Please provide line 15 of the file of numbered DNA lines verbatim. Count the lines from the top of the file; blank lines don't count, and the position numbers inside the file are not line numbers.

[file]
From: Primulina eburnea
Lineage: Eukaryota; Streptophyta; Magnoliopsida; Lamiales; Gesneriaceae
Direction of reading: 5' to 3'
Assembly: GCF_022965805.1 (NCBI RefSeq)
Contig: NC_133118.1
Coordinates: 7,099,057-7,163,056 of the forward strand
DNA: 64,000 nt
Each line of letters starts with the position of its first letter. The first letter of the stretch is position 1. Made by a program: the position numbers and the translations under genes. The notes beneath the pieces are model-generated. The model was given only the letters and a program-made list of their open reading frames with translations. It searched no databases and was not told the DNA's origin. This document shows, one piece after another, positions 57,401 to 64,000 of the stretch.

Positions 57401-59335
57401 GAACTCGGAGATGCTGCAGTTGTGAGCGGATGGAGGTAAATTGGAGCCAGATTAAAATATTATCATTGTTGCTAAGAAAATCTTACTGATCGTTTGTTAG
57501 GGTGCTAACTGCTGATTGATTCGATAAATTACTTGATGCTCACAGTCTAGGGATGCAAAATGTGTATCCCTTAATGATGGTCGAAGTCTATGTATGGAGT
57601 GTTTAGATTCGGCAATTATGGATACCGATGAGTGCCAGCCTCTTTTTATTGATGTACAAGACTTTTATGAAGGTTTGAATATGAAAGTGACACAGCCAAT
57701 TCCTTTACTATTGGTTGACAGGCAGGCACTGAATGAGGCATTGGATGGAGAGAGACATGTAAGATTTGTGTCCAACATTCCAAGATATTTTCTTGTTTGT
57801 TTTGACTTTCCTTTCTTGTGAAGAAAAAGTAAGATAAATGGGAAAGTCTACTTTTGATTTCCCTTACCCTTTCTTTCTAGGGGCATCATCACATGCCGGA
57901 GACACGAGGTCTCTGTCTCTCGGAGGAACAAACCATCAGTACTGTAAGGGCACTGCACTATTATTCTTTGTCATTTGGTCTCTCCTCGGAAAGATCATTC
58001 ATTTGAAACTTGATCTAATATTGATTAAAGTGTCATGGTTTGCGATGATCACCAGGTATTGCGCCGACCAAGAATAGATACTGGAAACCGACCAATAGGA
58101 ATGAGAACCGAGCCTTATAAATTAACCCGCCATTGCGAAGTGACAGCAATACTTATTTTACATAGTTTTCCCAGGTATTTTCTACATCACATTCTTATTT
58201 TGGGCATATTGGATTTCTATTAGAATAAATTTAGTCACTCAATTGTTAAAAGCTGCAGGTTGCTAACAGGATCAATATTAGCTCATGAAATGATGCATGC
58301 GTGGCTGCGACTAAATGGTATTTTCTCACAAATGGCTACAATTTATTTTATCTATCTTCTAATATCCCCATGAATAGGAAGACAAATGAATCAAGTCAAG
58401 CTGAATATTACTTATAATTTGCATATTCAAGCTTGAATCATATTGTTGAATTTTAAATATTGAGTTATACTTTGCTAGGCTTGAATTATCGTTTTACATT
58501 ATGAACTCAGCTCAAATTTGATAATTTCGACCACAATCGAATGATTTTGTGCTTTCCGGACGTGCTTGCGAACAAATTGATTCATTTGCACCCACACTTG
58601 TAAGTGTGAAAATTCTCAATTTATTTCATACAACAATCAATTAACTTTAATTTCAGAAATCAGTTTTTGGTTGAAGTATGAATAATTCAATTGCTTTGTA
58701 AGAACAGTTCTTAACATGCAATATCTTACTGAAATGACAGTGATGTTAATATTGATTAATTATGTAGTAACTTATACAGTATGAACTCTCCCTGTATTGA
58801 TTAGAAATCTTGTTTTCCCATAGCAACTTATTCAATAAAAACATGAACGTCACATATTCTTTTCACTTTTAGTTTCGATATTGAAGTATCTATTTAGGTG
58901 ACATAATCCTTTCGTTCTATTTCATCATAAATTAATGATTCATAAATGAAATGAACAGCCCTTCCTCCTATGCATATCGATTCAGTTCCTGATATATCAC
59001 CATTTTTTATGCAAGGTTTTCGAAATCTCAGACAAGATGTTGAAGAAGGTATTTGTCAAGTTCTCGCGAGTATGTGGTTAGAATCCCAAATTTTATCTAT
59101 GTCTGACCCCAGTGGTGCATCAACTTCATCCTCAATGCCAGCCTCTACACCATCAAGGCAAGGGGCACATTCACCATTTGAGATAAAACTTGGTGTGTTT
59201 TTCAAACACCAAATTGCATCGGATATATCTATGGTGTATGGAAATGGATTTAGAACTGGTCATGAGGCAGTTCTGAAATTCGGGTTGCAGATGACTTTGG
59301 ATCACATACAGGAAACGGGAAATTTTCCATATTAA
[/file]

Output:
57901 GACACGAGGTCTCTGTCTCTCGGAGGAACAAACCATCAGTACTGTAAGGGCACTGCACTATTATTCTTTGTCATTTGGTCTCTCCTCGGAAAGATCATTC